"Michael appears to have had some medical issues with his heart and is a possible diabetic," the detective concluded in his report. "There was no evidence anyone was involved in a criminal act to cause the death of Michael, and this death appears to be of natural causes."
After talking with his doctor, Acevedo told detectives that Piper was a non-compliant diabetic along with his heart ailment, and she was going to rule the death as "natural."
Acevedo wrote in the coroner's report that the cause of death was a "probable Myocardial Infarction, Ischemic Cardiomyopathy and Coronary Artery Disease," and listed diabetes as another significant condition.
The coroner's report also indicates that toxicology results were consistent with her findings and that no autopsy was conducted.
"This case is being closed and there is no need for further investigation," the detective wrote in his final report.
Another detective was able to contact Piper's close friend Mark Glenn, of Careywood, who told him that Piper had been living with him for approximately five months, but a house fire had forced Piper to find a new rental home in Coeur d'Alene on Seventh Street.
Glenn told police that Piper had moved all his possessions into the house, and was living at the motel until he could get his things unpacked.
"Glenn also told me Michael was in very bad health," his report said. "Michael was crippled to a point and could barely walk."
Glenn did not respond to a Press request for an interview. On his blog, theuglytruth.wordpress.com, Glenn wrote that he helped move Piper to Idaho after Piper was terminated from his job at American Free Press. AFP is a weekly digital and print publication often cited as anti-Semitic. Glenn indicated Piper left the publication on bad terms.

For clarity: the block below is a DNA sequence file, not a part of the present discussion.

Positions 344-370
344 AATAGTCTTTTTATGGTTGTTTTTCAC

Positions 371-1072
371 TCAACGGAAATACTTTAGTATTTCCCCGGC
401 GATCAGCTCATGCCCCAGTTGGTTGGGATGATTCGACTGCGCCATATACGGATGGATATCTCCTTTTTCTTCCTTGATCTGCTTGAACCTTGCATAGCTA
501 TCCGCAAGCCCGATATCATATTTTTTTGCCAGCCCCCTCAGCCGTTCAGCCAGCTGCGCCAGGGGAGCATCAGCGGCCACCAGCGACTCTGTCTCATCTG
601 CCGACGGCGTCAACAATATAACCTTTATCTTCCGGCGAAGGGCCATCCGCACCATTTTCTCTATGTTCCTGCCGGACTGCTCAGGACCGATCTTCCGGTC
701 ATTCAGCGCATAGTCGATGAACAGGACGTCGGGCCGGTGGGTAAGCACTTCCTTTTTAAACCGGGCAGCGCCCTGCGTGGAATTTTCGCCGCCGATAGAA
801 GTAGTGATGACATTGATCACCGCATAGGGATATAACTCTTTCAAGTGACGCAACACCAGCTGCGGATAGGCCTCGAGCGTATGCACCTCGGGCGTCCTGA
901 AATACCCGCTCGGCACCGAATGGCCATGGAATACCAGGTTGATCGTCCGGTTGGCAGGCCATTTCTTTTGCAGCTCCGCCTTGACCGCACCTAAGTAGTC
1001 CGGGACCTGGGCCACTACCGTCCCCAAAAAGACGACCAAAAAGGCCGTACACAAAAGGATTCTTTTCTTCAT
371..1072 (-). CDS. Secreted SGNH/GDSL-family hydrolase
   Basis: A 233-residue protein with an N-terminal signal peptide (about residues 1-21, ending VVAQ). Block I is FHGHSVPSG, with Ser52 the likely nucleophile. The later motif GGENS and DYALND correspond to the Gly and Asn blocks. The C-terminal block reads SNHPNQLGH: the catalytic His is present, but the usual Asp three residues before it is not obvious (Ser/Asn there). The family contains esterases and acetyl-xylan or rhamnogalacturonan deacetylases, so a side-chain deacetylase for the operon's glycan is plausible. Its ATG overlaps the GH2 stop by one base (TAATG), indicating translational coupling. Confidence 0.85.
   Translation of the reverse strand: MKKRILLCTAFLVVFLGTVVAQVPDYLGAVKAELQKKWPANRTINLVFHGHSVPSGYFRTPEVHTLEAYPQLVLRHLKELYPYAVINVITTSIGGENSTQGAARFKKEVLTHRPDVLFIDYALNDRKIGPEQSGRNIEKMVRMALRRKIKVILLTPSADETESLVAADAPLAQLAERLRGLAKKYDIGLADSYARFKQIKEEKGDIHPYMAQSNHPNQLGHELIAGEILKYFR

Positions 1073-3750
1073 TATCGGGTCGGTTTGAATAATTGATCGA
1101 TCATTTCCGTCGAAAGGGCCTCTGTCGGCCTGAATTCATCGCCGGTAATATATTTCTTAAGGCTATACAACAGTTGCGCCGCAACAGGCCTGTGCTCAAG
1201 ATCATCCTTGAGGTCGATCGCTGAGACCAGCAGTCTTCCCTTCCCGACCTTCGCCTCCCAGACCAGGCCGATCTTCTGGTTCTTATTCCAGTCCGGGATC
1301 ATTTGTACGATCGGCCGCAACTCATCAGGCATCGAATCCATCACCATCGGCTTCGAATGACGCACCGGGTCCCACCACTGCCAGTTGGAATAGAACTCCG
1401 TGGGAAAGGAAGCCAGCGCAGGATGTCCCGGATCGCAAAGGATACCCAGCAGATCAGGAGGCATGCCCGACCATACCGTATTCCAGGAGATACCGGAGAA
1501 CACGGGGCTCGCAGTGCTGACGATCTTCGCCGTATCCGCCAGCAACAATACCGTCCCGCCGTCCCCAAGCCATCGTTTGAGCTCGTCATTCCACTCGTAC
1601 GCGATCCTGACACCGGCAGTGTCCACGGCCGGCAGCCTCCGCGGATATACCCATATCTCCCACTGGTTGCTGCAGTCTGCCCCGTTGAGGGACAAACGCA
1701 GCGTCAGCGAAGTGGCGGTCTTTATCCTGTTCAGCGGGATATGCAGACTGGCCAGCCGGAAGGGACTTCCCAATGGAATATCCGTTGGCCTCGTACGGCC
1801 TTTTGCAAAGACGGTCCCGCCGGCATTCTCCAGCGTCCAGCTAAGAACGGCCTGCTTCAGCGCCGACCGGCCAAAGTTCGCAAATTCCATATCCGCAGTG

That termination and Piper's death have many of his readers now speculating if there was a conspiracy involved.
"Did Israel Assassinate Michael Collins Piper," reads the headline in a story published by Veterans Today, a website that describes itself as a journal for the clandestine community.
"Collins led the war against AIPAC (American Israel Public Affairs Committee) and the ADL (Anti-Defamation League) and the Kosher mafia when others now considered 'experts' knew nothing at all," wrote Veterans Today senior editor Gordon Duff, in the article published June 3. "News quickly spread about his 'heart condition' and how he died of natural causes. Then again, Abe Foxman is still alive and Netanyahu's attic portrait is oozing hideousity."
Duff wrote he believes Piper was likely murdered.
"Moreover, I also believe his heart condition was induced as well," he added.
The confusion prompted Wikipedia to flag the death information on Piper's page as unfounded and in need of citations. The website posted a link to its "talk page" for people to discuss the details of Piper's life and death.
Piper's brother, Tom Piper, of Pennsylvania, said he could not tell The Press much about his brother's journalism career because he had moved away and spent most of his life in Washington, D.C.
"I don't know anything about his career," he said.